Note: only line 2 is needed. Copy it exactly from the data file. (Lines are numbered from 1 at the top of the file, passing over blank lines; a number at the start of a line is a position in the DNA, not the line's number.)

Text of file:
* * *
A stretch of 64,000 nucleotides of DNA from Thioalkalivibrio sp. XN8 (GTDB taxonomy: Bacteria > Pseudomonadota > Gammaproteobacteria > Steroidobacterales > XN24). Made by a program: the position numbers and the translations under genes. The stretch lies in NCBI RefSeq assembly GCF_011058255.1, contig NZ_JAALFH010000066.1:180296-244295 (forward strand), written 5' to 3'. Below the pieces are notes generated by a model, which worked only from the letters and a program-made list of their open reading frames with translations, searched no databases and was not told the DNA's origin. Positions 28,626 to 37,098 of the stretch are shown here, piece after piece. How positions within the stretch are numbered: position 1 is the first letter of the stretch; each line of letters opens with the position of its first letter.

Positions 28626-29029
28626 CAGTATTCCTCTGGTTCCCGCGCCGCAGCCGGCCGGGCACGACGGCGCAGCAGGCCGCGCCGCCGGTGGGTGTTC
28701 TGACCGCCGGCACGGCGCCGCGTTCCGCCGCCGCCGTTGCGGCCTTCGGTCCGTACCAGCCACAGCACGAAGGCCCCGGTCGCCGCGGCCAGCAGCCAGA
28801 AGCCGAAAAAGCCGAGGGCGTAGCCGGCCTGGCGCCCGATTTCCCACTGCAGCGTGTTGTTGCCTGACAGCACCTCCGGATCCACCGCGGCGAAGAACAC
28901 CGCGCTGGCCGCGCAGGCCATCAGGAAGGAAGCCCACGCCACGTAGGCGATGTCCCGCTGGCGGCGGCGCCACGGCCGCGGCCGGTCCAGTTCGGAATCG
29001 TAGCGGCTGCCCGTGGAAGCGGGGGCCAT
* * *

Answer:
Positions 28626-29029